This article explores the importance of elemental geographies in the James Bond franchise and how the hero’s encounters with water, air, earth, and fire shape our understanding of him as a character and the missions he completes. On the one hand, Bond is depicted as being “in his element” and his ability to put classical elements to work to his advantage is crucial to shaping the prevailing mood or ‘atmospheres’ to the geopolitical crises and dramas he encounters. On the other hand, Bond villains frequently manipulate, re-engineer, and even poison the elemental as part of their projects to secure geopolitical domination. By securing the elemental, Bond helps to reinforce the dominant Anglo-American security architecture and restrain the potential of the elemental to overwhelm the life he has striven to secure.
This article explores how the shifting geopolitical terrain in 2016—with Brexit and the election of Donald Trump—could impact the way in which James Bond, Britain’s premier super spy, is able to move and execute his secret missions in both subtle and not so subtle ways.
Funnell, Lisa and Klaus Dodds. “The Anglo-American Connection: Examining the Intersection of Class, Nationality, Gender, and Race in James Bond Films.” The Journal of American Culture 38.4 (2015): 357-374.
This article considers the representation and geopolitical significance of Bond’s American allies in order to better understand how Anglo-American geopolitical interests are refracted across the different eras of the franchise. The intersection of nationality with class, gender, and race shapes the reading of American characters and informs the nature of their relationships with Bond. A number of recurring characters and character types appear across the franchise including Felix Leiter, a variety of American Bond Girls, and a handful of minor figures like J.W. Pepper and Jack Wade. But those intersections, however important, are not sufficient in their own right. Bond’s repeated demonstration of what he can do, touch, and feel also matters to the ‘special relationship’. His ability to connect is what makes the relationship special with his American allies—he can push the button at the right moment, seduce a key informant, and sense danger that others cannot. So while Bond may be the ‘junior partner’ operating in a Cold War geopolitical climate dominated by the United States, it is his personal intuition, touch, and movement that allows him to connect with people, objects and sites/spaces, and thus emerge as a dominant/superior figure.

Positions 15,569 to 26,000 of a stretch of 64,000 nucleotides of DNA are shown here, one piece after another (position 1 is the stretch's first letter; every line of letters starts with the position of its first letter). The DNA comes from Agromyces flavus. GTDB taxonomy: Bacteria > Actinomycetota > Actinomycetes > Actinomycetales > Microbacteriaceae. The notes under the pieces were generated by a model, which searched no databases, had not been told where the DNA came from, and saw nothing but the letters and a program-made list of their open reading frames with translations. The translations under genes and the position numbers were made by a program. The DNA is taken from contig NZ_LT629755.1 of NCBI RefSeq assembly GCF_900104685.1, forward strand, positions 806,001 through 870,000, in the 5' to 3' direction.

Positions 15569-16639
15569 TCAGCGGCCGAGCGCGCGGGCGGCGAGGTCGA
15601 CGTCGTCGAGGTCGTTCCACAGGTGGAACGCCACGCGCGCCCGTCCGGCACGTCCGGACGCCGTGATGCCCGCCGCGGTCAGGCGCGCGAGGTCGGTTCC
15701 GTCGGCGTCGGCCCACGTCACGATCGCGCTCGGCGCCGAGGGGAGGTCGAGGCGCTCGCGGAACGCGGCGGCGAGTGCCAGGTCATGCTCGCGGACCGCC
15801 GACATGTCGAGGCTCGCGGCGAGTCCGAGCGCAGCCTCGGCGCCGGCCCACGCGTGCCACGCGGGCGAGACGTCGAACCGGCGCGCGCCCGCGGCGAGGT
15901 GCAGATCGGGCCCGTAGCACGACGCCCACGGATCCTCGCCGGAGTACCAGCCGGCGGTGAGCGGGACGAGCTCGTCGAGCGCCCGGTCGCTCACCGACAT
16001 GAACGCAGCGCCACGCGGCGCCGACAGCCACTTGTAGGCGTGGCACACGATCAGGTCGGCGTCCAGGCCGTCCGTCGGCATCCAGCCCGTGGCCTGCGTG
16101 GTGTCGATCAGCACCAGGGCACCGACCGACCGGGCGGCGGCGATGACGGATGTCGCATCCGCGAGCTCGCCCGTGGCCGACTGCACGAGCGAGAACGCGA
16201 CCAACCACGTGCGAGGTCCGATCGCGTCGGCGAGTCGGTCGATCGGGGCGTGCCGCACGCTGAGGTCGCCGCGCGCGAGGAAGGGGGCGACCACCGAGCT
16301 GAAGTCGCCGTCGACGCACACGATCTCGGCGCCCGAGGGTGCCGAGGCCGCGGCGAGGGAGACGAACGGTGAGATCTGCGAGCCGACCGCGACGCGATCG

This article examines the significance of James Bond’s body and haptic encounters in the film franchise across various situations, spaces, and contexts. Our discussion of the haptic geographies of James Bond focuses on how his body is defined as being fit, sensual, technical, memorializing, and calculating, as well as the ways in which his body changes in accordance with shifting generic and gendered codes in the franchise. We argue that although Bond might be perceived as a ‘blunt instrument’ in his films, this viewpoint should not obscure the fact that he is also a touchy-feely and sensuous secret agent. Without that touch and without that feel, he would be a ‘dysesthetic instrument’ and ultimately less likely to serve Queen and Country with any great distinction.